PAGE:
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Education for Sustainable Lifestyles – a vital step to reach the Sustainable Development Goals

  • Published on January 23, 2021
The Global Search for Sustainable Schools showcases how Education for Sustainable Development can be integrated across cultural contexts, local challenges and subject areas.

In 2019 the SLE programme launched the Global Search for Sustainable Schools, a project which granted funds to schools from 9 countries to implement their sustainability plans. These plans span from building sustainable campuses to integrating education for sustainable development into their curriculum. With the arrival of COVID 19 the schools, students and parents were deeply affected and faced several challenges in continued learning. For many their sustainability plans took a pause as schools closed and administrators and teachers dedicated time to find ways to provide distance-learning. For some the transition to digital learning could happen rather quickly while for others, like our partners in Brazil, large geographic distances and unequal access to internet emphasized the digital divide and its effects on education. While all schools faced challenges the interruption of COVID-19 has presented opportunities for schools, teachers and parents to imagine and test ways to bring sustainability into the daily lives of their students and children.

Education for Sustainable Development 

Education for Sustainable Development (ESD) is an educational approach that includes key sustainable development issues in teaching and learning. At the heart of ESD is the goal to motivate and empower learners to assess and change behaviors and take action for sustainability. Central to this is enabling learners to connect local realities to the global context - encouraging critical thinking, future scenario building and collaborative decision making. A component to ESD is Education for Sustainable Lifestyles (ESL), which pays attention to how our daily choices are linked to the health of our community, the resilience of our local ecosystems and the global challenges we face today.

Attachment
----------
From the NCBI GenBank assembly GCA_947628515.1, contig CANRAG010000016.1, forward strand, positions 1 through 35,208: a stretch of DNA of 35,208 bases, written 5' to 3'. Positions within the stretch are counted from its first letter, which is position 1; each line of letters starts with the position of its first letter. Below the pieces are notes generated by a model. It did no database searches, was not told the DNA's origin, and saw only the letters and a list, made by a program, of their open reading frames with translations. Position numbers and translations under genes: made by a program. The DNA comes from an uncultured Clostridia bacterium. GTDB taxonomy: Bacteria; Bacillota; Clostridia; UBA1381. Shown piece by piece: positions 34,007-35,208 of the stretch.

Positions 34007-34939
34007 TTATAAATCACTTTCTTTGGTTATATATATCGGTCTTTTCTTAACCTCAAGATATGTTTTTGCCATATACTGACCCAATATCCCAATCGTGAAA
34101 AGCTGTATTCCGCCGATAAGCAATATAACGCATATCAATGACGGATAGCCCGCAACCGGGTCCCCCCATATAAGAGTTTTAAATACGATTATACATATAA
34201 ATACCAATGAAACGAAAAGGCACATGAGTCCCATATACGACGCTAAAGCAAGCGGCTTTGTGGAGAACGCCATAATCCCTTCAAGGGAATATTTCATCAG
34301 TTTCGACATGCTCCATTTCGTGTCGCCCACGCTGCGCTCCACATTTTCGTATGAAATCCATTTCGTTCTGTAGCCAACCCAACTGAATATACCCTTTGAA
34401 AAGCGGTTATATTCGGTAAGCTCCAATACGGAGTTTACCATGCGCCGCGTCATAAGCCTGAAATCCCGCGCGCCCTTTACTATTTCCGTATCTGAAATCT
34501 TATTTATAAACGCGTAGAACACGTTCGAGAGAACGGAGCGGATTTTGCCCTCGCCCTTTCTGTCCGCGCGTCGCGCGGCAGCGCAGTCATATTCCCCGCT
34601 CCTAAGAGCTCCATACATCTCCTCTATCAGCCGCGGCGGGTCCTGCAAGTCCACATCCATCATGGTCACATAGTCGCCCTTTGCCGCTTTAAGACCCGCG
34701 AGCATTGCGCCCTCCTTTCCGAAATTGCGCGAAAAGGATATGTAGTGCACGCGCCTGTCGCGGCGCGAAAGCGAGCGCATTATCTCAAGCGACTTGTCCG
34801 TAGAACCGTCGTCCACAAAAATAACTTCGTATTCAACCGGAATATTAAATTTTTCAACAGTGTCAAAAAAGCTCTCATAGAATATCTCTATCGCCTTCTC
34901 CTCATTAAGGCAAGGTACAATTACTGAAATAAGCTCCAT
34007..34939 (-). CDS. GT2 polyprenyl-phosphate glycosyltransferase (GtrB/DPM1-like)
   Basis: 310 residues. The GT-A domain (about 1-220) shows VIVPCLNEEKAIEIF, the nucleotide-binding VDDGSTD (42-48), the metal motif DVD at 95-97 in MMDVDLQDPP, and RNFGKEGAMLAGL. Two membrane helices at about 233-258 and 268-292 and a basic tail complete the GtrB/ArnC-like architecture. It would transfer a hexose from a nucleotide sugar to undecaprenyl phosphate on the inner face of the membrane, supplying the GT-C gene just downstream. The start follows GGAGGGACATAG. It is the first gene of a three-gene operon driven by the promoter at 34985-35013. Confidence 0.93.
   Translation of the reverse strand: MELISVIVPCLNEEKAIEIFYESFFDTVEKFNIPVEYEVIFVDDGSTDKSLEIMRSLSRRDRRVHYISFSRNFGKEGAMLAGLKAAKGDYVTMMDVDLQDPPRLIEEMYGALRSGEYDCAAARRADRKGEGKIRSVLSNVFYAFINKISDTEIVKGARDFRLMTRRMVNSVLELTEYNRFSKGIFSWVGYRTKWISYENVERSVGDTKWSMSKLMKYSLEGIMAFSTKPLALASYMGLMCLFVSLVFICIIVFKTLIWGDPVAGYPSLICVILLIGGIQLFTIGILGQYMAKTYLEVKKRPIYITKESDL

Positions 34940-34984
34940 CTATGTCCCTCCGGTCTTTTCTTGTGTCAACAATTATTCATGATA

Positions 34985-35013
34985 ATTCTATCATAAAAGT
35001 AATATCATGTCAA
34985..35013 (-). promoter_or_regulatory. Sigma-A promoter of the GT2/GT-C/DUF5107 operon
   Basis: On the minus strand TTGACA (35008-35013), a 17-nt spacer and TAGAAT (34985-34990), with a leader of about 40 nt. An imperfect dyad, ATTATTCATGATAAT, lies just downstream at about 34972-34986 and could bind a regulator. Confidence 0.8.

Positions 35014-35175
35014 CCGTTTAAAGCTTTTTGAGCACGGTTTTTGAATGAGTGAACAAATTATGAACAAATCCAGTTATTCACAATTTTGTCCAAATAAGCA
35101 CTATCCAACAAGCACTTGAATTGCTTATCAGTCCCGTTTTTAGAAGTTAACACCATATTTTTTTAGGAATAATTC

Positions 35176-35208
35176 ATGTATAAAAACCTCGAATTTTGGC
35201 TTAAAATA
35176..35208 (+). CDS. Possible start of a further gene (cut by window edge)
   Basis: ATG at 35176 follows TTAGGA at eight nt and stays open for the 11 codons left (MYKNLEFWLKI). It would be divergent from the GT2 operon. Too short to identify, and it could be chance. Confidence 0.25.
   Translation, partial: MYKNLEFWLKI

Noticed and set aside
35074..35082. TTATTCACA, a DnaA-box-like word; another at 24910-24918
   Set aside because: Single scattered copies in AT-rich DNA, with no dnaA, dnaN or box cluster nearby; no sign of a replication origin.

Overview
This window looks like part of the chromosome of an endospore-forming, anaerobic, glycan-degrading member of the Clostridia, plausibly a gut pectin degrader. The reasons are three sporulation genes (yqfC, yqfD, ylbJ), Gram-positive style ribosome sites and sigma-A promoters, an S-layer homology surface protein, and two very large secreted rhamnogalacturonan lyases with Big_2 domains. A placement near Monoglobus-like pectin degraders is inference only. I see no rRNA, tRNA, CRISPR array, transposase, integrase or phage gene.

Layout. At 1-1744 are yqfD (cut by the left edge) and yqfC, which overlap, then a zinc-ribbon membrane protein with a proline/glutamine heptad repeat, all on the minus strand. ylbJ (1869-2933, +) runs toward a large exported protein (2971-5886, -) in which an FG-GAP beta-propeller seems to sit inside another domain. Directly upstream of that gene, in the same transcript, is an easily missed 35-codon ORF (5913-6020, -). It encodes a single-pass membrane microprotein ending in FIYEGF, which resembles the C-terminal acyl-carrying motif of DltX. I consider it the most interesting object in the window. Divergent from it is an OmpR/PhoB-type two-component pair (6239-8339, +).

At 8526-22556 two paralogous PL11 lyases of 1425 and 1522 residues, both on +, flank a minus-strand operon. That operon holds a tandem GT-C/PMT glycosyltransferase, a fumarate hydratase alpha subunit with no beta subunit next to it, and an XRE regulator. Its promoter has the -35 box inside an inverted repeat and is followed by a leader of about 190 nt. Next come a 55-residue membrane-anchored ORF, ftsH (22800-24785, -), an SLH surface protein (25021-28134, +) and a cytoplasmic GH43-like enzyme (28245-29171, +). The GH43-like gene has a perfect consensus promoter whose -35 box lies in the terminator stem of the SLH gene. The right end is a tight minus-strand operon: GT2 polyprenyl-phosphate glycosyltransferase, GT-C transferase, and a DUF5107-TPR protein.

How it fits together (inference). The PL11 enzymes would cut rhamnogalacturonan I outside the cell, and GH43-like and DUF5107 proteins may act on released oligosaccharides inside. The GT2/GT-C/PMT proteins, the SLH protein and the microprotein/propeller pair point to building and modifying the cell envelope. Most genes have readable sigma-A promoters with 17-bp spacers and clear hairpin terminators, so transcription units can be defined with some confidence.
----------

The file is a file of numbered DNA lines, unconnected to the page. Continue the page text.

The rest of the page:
ESL focuses on preparing students to engage in life-long learning and transformative change, and to actively engage with sustainable development throughout their lives.


While ESD and ESL are increasingly gaining attention, these educational approaches are far from standard practice. Most often curriculum focuses on subjects like mathematics, science, history and languages leaving little time to learn about sustainability – and its impacts on all dimensions of life. Equally challenging are the current processes and timelines of teaching which are incompatible with the pedagogy of ESD. Subject teaching is often instructional, involving 3 steps: firstly, teachers clarify concepts, then students demonstrate their understanding of the concept by completing tasks, and lastly teachers assess the knowledge of their students. When teaching concepts of sustainability, which are often multidimensional and context specific, instructional teaching is not enough to instil a deep understanding that can lead to behavior change and action.

Anne Edwards (2017) suggests, that to include sustainability into education, one must expand conventional subject teaching by centering concepts around “matters of concern”. This means that students acquire subject knowledge and before they are asked to demonstrate their knowledge students are given time to investigate the concepts further by applying them to local issues faced in their community or personal life. Using subject knowledge combined with knowledge of their specific context, learners try to find solutions.


By engaging in an ethics-led deliberative learning process students are given the space to assess the value of what they are learning and explore just and locally relevant way of living and relating sustainably.